Gaya Travel Magazine team recently travelled to South Eastern Anatolian Region (South East Turkey), which borders Syria to the south and predominantly inhabited by Kurds. The region’s culture is not only Turkish but incorporates Kurdish and Arabic influences. The locals tend to behave more conservatively, yet no less welcoming.
But why should travellers go all the way to South East Turkey? It is because the region is actually full of breathtaking sceneries, culture, heritage, food and shopping! Travellers who have experienced visiting the more established North East and Western parts of Turkey should complement their experience by setting foot in this captivating up-and-coming region.
The following are selected destinations that you should visit when being in South East Turkey:
Being one of the gateways to South East Turkey, Diyarbakir sits along the banks of Tigris, one of the two great rivers (the other being Euphrates) that flow into the Mesopotamian plains. Interestingly, various heritage landmarks found in Diyarbakir such as the Prophet Solomon Mosque and Diyarbakir Great Mosque are made from basalt, rendering them dark grey or black, built in Seljuk architectural style. There are Roman vestiges too like the ramparts of the formerly six-kilometre long Walls of Diyarbakir and the Citadel in the city, denoting Diyarbakir’s cosmopolitan past.
Dining: Enjoy a lavish meze breakfast spread comprising delicious home-made small dishes alongside locally baked bread at Kahvalti Evi & Café (+90 412 228 0818), housed within a remarkably well-preserved Ottoman caravanserai first built in 1547 called Hasan Pasha Hani, now filled with contemporary eateries and shops.
As you head to Shanli Urfa, be sure to swing by Hasankeyf in Batman Province, an hour and a half’s drive from Diyarbakir. Hasankeyf is a quaint settlement along the banks of Tigris River with history spanning over a millennium. It once stood at the first East and West crossroads and became one of the hubs for agriculture and scripture in Mesopotamia. Travellers can witness the sight of Hasankeyf directly from the opposite shore and imagine how majestic the settlement would have been like during its heyday.
Dining: Have a satisfying local lunch at Comce Aile Et Lokantasi (+90 488 213 1776) in Batman.
3. Shanli Urfa
The city of Urfa – now called Shanli Urfa – is renowned as the place where prophet Abraham was thrown into the pyre by the evil King Nimrod for rejecting idol worship. As the story goes, the pyre miraculously cooled and transformed into a lake, while the pyre’s glowing embers turned into fishes. The lake, referred to as Balikligol or Halil ur Rahman pool, including the fishes, are considered sacred and popular among travellers. Balikligol sits at the foot of the imposing Shanli Urfa Fortress, where travellers can climb up to enjoy the panorama of Shanli Urfa city from a higher terrain. Shanli Urfa is also the base for travellers who plan to visit Gobekli Tepe.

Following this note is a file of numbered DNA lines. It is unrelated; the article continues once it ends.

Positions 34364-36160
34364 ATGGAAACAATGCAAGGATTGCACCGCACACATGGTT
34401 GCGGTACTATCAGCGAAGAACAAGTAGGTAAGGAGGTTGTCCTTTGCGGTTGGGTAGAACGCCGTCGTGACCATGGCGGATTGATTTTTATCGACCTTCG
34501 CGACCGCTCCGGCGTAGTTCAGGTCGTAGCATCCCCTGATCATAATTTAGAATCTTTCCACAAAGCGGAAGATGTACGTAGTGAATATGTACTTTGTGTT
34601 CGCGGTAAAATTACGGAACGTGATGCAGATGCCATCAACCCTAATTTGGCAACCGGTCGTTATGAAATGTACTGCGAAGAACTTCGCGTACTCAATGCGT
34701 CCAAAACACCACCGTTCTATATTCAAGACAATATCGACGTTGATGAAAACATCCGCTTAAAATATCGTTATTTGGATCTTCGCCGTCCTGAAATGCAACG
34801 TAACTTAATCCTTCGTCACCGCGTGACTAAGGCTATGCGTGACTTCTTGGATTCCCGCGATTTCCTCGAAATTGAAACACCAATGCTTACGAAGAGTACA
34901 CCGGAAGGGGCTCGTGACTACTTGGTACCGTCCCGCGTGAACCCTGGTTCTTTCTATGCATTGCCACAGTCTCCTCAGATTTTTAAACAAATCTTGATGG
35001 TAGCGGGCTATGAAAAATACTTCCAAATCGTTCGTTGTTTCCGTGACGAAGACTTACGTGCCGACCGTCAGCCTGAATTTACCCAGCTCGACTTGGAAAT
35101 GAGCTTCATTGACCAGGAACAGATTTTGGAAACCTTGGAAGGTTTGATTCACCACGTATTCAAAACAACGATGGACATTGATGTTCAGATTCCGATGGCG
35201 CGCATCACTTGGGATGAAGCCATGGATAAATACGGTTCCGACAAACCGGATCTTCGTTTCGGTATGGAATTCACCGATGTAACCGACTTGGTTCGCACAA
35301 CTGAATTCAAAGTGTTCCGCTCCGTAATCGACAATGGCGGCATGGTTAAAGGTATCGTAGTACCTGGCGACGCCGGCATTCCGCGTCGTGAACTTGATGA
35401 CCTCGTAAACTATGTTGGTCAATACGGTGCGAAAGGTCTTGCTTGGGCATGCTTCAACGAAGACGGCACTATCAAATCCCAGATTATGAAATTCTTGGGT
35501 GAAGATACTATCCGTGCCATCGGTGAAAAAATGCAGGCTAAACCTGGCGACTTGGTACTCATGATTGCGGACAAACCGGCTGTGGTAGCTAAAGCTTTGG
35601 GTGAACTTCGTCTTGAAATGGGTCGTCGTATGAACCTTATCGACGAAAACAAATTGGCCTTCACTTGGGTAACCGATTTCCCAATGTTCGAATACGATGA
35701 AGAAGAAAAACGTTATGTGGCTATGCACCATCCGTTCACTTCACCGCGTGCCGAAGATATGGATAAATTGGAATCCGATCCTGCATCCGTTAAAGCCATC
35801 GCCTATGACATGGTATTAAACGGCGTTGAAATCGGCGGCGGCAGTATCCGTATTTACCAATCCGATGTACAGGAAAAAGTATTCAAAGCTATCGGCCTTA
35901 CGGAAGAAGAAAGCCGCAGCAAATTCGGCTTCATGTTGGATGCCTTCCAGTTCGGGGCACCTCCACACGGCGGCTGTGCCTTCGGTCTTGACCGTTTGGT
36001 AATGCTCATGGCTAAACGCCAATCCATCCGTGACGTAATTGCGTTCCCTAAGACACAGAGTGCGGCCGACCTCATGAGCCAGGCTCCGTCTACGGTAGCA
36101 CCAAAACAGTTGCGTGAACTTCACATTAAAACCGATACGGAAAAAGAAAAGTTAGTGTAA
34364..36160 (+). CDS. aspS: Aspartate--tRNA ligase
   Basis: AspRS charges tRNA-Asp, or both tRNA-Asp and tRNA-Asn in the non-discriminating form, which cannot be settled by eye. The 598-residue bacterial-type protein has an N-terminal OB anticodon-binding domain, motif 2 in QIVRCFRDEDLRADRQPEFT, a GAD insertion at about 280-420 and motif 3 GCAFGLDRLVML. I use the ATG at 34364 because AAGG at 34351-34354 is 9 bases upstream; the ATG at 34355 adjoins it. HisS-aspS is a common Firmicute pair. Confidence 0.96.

Dining: Experience dinner amidst upscale setting while enjoying traditional musical performance at Cevahir Han.
|Another place to visit within Shanli Urfa region: Old Halfeti
The old Halfeti village – around an hour and a half’s drive from Shanli Urfa – is a settlement inundated by a man-made lake due to the construction of Birecik Dam to supply water and hydroelectricity to the surrounding communities. Travellers are recommended to cruise around the lake to see Rumkale (Byzantine Fortress), built in 678 A.D.; caves inhabited by man since 3,000 B.C.; and traces of an old village now submerged, particularly the dramatic yet at the same time melancholic-looking half sunken minaret of an old mosque.
Dining: Have local fish for lunch on one of the floating restaurants tethered along the shores of the man-made lake created by Birecik Dam.
4. Gobekli Tepe
Discovered in 1963 and enlisted as a UNESCO World Heritage Site in 2018, Gobekli Tepe is a ground-breaking archaeological site believed to be a temple for funerary ritual and place of gathering during the Neolithic period, confirmed to be as old as 12,000 B.C. to 9,000 B.C., making it the oldest temple in the world, approximately 7,000 years older than the Egyptian pyramids and Stonehenge! Even the wheel and writing were not yet invented during the time when the site was built, indicating humans’ capacity to achieve impressive engineering feats way earlier than what was thought before.
Before the discovery of Gobekli Tepe, located around 12 kilometres from the centre of Shanli Urfa, it was once believed that between 12,000 B.C. and 9,000 B.C., during the era called Mesolithic, humans still lived in caves and constantly moved from one place to another. It was then followed by Neolithic, the era when humans started to settle down, begin farming and domesticate animals like dog, cattle, sheep, goat and pig. The discovery of Gobekli Tepe challenged the previous Neolithic timeframe because there are now evidences to show that humans had already been erecting large structures, living in permanent settlements, cultivating crops, domesticating animals, and developing organised society as far back as 14,000 years ago.